This is a picture essay I shot for The Athens Messenger to run on November 11, 1968. You can click on the photos to make them larger.
The caption reads, Saturday, Glouster residents paused to honor Marine Cpl. Donald A. Campbell who was awarded the Silver Star for valor in Vietnam, where he died. Today, Veterans Day, the nation pauses to honor those men who fought in all her wars.
Ceremonies were way too common
My first assignment for The Athens Messenger on Sept. 17, 1969, was a routine grip-n-grin photo of a local serviceman being awarded a bunch of medals for his service in Vietnam.
That afternoon, I went back to City Hall to watch the mayor award the Bronze Star and Purple Heart to the parents of a boy who didn’t come back. As I looked at their expressions, I wondered how much they had aged since they received that knock on their door and looked out to see a somber-faced soldier on their stoop.
The lonely ride back home with a box of medals
The image I’ve never been able to get out of my mind is the one of them walking out to their car. On their ride home, they’re going to have a box of medals sitting where their son should have been.
It was a lot easier photographing soldiers than the parents, wives and siblings left behind.
When I’m not thinking about Cape, I hang out on the You Know You’re from Athens, Ohio, If… Facebook page. Folks there post memories of things I shot working for The Athens Messenger in the late ’60s and early ’70s. Someone brought up the old Mill Street Bridge this week.
This is a photo I took of the bridge the day it was destroyed on August 25, 1970, because the river was being relocated as part of a flood control project.
The bridge went splash close to deadline, so I rushed this photo in, only to be told, “Oh, I have that dummied in as a vertical. It’s too late to change, so go back and find a vertical.”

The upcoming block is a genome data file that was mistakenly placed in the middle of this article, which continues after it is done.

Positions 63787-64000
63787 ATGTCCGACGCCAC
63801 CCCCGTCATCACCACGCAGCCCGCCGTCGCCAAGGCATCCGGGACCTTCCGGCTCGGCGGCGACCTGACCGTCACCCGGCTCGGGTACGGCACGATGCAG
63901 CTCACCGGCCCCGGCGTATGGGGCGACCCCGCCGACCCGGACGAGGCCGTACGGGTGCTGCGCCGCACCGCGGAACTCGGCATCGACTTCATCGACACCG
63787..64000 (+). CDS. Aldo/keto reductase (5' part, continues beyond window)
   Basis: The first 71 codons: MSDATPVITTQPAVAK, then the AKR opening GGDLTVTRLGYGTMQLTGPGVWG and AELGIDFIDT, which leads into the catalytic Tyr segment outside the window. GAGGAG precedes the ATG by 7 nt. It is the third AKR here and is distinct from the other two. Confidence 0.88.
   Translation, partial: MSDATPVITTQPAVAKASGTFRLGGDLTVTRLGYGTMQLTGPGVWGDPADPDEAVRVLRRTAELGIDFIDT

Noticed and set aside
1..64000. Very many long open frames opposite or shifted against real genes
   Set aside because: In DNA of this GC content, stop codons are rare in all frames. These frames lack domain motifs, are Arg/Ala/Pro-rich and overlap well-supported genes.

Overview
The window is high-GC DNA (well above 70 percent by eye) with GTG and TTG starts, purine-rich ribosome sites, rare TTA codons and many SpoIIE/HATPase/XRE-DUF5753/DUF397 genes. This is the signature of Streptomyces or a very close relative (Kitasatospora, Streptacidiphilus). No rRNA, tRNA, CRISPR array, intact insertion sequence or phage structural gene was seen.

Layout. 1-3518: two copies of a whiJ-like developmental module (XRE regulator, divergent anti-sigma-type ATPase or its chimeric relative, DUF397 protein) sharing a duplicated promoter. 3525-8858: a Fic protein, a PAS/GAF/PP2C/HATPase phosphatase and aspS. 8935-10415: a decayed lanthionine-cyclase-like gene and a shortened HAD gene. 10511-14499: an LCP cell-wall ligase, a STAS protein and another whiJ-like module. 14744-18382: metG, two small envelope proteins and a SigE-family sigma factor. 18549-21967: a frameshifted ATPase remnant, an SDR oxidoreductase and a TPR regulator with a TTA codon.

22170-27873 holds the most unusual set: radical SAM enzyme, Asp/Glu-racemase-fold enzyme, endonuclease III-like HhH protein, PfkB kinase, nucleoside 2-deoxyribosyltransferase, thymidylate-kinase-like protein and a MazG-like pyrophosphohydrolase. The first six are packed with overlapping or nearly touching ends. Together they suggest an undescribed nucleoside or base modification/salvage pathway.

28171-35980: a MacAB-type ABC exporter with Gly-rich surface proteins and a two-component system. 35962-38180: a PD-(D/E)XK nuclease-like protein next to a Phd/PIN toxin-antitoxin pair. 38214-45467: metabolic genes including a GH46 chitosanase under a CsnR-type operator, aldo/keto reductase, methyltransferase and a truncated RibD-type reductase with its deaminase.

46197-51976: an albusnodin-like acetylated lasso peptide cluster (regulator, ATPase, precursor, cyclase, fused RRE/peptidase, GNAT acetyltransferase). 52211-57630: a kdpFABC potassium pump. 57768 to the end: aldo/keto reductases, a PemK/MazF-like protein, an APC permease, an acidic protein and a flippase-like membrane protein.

I told the editor to let me have his seat. I laid out the front page to give myself a nice horizontal ride, rewrote a couple of headlines, and said, “This’ll work.” That’s when I appreciated all the pages Missourian editor John Blue let me lay out and the hundreds of headlines I had written.
The biggest lemon in the world
The vehicle on the left is my 1969 VW Squareback, the biggest lemon ever to be squeezed out of Germany. I loved the car, but it loved the repair shop more. I ended up selling it with the engine in a cardboard box.
Wife Lila and I lived in a basement apartment a few blocks from the bridge and the river. The landlord showed us a big valve they’d have to close if the river got high; otherwise, we were going to find ourselves wading in sewage.
Hocking River gauge
The little square concrete structure on the far left is the river gauge. It was mentioned in a 1916 Water-Supply Paper talking about the Hocking River Basin. It was located “at a single span highway bridge at Mill Street, about three-fourths mile from business district of Athens, Athens County.” The left bank, it said, overflows at gage (their spelling) height 17 feet and the water passes around the bridge. The study noted there were ruins of an old mill dam 300 feet downstream.